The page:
Starring: Brad Pitt, Marion Cotillard, Jared Harris
Director: Robert Zemeckis
Running Time: 124 mins
Synopsis: In 1942 Casablanca, American spy Max Vatan (Pitt) joins up with Resistance fighter Marianne Beausejour (Cotillard) to assassinate a prolific Nazi general. Pretending to be husband and wife gives way to real romance, but on their return to London to start a family, it appears Marianne may have ulterior motives for marrying Max.
Robert Zemeckis, the erstwhile genius responsible for classics like Back to the Future and Castaway, seems to be on a bit of a palate cleanser at the moment. After spending a considerable amount of time behind a computer screen, championing the rise of mo-cap and 3D with Beowulf, The Polar Express and A Christmas Carol, and delivering films of visual panache but empty humanity, he decided to break free and focus on more classical filmmaking. There was the simple alcohol addiction troubles of Flight and the whimsical biopic The Walk, simple stories with terrific central performances, but still finding room for a little technical audacity. The stunning opening plane crash in the former and the vertiginous 3D palm sweater of the titular Walk in the latter. He continues that path once more, albeit with less showiness and success in Allied.
Working in a rare instance from someone elses script, this one hailing from Locke supremo Steven Knight, Allied is very much an old school film, for better and for worse. The first half is quite frankly a little dull. Introducing us to Pitt’s restrained quiet Max and Marion Cotillard’s sexy highly intelligent Marianne, as they fake a marriage in order to get close to a local Nazi general in 40s Casablanca. These scenes are slow and laboured, with the two of them struggling to build a proper erotic charge. Pitt seems too distant and stoic, whereas Cotillard appears to be yearning for someone a lot more energetic and passionate to match herself. There are some treats in Knight’s dialogue but too often Zemeckis directs with such restraint that the film almost falls asleep. Although a scene of the couple making love within a sandstorm as the camera swirls is the most bravura camera move he makes and it just about generates the heat needed to add sizzle to the scene.
It certainly doesn’t help that for a director known so readily for his ability to craft seamless effects, that too often in the Moroccan scenes greenscreen is used poorly. Concerns that the trailer glimpses were simply a work-in-progress proved quite prevalent as it turns out that they were not ‘in the works’ but actual final shots. Perhaps Zemeckis is attempting to ape the old school films of the era with their soundstage work but whereas those covered over that hole with effective production design, here it just takes you out of the moment. Don’t get me wrong the film looks handsome, with detailed costume work and a nice autumnal feel to the cinematography, but it all adds to the overwhelming feeling of stagnation.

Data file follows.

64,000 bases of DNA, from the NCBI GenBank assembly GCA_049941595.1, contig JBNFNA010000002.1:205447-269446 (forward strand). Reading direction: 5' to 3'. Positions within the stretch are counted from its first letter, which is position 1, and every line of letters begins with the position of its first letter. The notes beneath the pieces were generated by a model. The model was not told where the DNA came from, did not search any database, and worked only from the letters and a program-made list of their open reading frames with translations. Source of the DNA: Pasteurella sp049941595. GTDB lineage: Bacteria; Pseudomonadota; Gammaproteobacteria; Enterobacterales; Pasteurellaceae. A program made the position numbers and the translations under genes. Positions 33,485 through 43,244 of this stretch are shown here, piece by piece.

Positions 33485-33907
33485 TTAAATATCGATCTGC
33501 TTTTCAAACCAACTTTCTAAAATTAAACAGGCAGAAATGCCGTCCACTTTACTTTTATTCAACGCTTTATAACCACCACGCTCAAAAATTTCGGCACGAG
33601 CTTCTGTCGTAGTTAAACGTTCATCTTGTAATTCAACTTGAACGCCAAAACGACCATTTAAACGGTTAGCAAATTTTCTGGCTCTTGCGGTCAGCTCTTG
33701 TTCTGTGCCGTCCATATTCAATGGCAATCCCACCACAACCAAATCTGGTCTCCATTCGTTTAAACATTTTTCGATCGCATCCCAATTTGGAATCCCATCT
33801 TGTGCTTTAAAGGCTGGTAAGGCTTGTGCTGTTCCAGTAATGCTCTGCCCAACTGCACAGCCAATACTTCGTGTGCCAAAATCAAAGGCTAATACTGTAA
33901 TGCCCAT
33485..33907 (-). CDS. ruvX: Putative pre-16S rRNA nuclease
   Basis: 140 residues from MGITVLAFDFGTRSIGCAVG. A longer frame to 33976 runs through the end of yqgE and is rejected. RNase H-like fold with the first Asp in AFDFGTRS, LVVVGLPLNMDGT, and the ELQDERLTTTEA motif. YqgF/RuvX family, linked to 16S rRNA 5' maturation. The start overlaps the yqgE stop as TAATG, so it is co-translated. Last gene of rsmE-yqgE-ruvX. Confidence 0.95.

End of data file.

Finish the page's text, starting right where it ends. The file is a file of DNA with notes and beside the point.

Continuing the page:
As the assassination comes in a hail of Inglourious Basterds style blood and gunfire the film finds its feet. Returning to Britain and subsequently marrying and siring a child, Zemeckis frames the birth within a well realised air raid, making it apt that as a new life begins the film finally finds some life too. It is these latter scenes that the true meat of the plot hones into view. Upon learning via a brilliantly formidable Simon McBurney (one of our finest underrated character actors) that his wife may actually be a German spy, Pitt almost shows some fire. Erupting with anger and denying the charges, he conveys the battle between honouring his military orders and protecting his wife a bit too stolidly, there is none of the barely suppressed intensity that he has previously used in Seven or The Tree of Life.
Zemeckis builds the tension effectively in these later scenes as Pitt begins to investigate the charges himself, against the wishes of his superior played with a stiff upper lipped eloquence by Jared Harris, and allows every scene of the domesticated couple to take on a new element of danger. Cotillard excels here, always a performer of captivating malleability she is hard to read throughout but come the end she is the one who tugs on the heartstrings, and allows the director to lean on his favoured sentimental score heavy endings. It leaves the film on a somewhat downbeat but heartily earned grace note.
It is worth mentioning some of the real odd turns Knight and Zemeckis make in their tale too. A visit to a horrifically scarred former comrade of Pitt shocks with its grotesque make up work but comes out of leftfield and leads to questions about the darker side of Max’s war life that go absolutely nowhere. Lizzy Caplan also shows up in a quite frankly bewildering side role as the lesbian sister of Pitt. The way it focuses on a few brief scenes of her and her lover leads you to believe that the film is about to say something about sexuality in the war years but alas it appears more of an excuse to feature a couple of women kissing. It is a sign of this films’ stateliness that it cannot even make lesbians and horror make-up into anything resembling excitement.
Verdict: Pull yourself through the inert first half and you’ll find a high end ITV sunday night drama. Cotillard shines and the attempts to mirror the classical storytelling of old feel earnest but Allied is sadly lacking in thrills to truly sizzle.